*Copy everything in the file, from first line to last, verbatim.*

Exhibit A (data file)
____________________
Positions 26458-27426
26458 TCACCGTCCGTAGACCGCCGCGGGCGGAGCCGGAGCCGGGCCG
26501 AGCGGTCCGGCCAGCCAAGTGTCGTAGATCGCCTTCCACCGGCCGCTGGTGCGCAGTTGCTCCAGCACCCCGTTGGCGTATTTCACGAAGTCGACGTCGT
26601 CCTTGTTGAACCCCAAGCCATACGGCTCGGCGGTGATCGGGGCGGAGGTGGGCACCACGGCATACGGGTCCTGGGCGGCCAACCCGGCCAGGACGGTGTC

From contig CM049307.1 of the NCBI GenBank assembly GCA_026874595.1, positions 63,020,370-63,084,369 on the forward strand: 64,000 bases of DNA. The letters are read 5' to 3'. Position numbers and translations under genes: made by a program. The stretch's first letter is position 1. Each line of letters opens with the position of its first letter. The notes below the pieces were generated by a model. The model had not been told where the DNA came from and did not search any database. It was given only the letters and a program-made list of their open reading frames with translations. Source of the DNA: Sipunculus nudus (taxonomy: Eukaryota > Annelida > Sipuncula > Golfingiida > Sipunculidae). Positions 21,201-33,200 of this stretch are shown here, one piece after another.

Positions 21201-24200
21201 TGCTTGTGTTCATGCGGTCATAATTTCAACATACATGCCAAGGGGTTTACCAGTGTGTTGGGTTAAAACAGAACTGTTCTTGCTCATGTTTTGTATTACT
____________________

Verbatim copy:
Positions 26458-27426
26458 TCACCGTCCGTAGACCGCCGCGGGCGGAGCCGGAGCCGGGCCG
26501 AGCGGTCCGGCCAGCCAAGTGTCGTAGATCGCCTTCCACCGGCCGCTGGTGCGCAGTTGCTCCAGCACCCCGTTGGCGTATTTCACGAAGTCGACGTCGT
26601 CCTTGTTGAACCCCAAGCCATACGGCTCGGCGGTGATCGGGGCGGAGGTGGGCACCACGGCATACGGGTCCTGGGCGGCCAACCCGGCCAGGACGGTGTC

From contig CM049307.1 of the NCBI GenBank assembly GCA_026874595.1, positions 63,020,370-63,084,369 on the forward strand: 64,000 bases of DNA. The letters are read 5' to 3'. Position numbers and translations under genes: made by a program. The stretch's first letter is position 1. Each line of letters opens with the position of its first letter. The notes below the pieces were generated by a model. The model had not been told where the DNA came from and did not search any database. It was given only the letters and a program-made list of their open reading frames with translations. Source of the DNA: Sipunculus nudus (taxonomy: Eukaryota > Annelida > Sipuncula > Golfingiida > Sipunculidae). Positions 21,201-33,200 of this stretch are shown here, one piece after another.

Positions 21201-24200
21201 TGCTTGTGTTCATGCGGTCATAATTTCAACATACATGCCAAGGGGTTTACCAGTGTGTTGGGTTAAAACAGAACTGTTCTTGCTCATGTTTTGTATTACT